Some reading comprehension and understanding of human nature would be in order around here.

  2. “This was the case in Cooper’s Hill in Brockworth, Gloucestershire, which is known for the annual cheese-rolling event in which locals run down a steep hill chasing a roll of (Gloucester) cheese. In 2010 the event was canceled on health and safety grounds, although hundreds defied the ban and the event now continues on an unofficial basis.”

    Nice to see that not everyone there is just rolling over and taking it in the ass bum. Blessed are the cheesemakers!

    1. “the police one year warning cheese makers that they could be sued if anyone is injured chasing their cheese”

      The English and their euphemisms.

      1. “The authorities keep trying to stop them, with the police one year warning ……….. cheese makers ………. that they could be sued if anyone is injured chasing their cheese.”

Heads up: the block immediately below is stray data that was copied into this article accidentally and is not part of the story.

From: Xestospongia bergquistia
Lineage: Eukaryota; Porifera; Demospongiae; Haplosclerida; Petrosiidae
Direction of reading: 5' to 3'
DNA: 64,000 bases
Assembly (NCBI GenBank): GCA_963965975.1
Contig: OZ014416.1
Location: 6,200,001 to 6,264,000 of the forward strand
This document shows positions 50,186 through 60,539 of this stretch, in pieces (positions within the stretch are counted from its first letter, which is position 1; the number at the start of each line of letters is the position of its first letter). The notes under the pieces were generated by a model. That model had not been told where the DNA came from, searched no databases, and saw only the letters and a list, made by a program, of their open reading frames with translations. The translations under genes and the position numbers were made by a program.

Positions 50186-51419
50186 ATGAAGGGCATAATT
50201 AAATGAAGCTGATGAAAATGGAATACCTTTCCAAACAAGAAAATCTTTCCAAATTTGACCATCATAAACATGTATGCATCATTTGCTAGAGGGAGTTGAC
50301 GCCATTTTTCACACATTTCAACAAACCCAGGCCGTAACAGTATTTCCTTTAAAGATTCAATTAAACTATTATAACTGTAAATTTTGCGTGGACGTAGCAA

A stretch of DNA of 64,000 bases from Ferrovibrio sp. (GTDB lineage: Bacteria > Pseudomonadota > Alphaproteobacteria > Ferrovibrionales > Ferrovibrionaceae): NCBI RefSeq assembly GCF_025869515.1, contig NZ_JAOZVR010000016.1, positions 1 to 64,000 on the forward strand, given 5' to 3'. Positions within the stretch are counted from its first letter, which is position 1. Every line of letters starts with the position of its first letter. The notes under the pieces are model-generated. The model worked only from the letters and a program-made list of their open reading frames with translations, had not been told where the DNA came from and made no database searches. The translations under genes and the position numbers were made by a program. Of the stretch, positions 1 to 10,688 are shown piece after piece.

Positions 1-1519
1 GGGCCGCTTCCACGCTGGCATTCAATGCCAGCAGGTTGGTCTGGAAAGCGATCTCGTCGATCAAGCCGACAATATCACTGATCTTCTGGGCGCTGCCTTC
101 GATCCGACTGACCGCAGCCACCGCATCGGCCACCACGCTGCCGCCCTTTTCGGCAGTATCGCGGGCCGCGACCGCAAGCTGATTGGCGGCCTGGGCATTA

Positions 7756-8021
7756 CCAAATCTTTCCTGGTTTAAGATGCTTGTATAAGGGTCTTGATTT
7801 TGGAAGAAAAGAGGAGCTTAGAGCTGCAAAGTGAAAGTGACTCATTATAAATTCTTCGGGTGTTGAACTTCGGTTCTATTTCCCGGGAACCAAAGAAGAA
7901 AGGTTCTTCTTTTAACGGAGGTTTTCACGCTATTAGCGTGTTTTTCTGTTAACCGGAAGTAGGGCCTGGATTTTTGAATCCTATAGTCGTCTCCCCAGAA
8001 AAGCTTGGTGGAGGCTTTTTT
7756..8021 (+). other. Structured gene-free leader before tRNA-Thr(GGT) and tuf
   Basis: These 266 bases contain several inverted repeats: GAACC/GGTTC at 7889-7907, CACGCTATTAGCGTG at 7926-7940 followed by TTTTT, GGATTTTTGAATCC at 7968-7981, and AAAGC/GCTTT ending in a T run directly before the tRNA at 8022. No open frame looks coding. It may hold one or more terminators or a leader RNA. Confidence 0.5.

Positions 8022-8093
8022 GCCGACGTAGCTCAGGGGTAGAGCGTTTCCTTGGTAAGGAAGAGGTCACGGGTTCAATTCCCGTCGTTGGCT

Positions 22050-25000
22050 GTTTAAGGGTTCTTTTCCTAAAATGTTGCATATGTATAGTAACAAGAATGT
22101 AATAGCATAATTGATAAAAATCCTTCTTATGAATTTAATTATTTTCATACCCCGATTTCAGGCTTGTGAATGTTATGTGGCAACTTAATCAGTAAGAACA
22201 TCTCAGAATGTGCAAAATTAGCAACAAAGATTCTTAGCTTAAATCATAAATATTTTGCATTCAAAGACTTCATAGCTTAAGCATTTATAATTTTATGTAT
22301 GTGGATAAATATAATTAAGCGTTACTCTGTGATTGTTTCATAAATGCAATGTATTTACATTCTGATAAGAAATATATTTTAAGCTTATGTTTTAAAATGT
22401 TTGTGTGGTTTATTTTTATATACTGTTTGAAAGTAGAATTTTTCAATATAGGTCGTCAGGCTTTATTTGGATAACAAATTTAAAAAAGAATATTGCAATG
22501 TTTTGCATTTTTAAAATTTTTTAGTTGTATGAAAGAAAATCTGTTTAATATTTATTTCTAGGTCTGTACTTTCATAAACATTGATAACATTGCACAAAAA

But… but… But I thought, “Blessed are the cheese makers!!!!!”

        1. It’s a sad, sad day, when passing ruffians can say ”No!” to little old cheese makers!

    2. Oh do pipe down.

  3. The main reason for this lies in the crisis of English institutions. With the ceaseless reform of British institutions since the 80s, the state was stripped of its traditional culture, and institutions were reduced to a series of empty shells. Public servants were no longer professionals, with a public mission or institutional identity: they became the representatives of blank, empty officialdom, with no raison d’etre other than to subject social life to their bureaucratic tools.

    Can we get a clarification here? How did the Thatcher reforms of UK government strip it of its traditional culture? How did Blair’s? By what process did Civil Service go from professionals interested in maintaining English identity to small-minded bureaucratic busybodies?
    And how about the alternative explanation – since 1945, the bureaucracy has been involving itself in every aspect of daily life. After consuming healthcare, education, transportation, industry, then having the latter two somewhat removed from their purview, what was left but everyday transactions?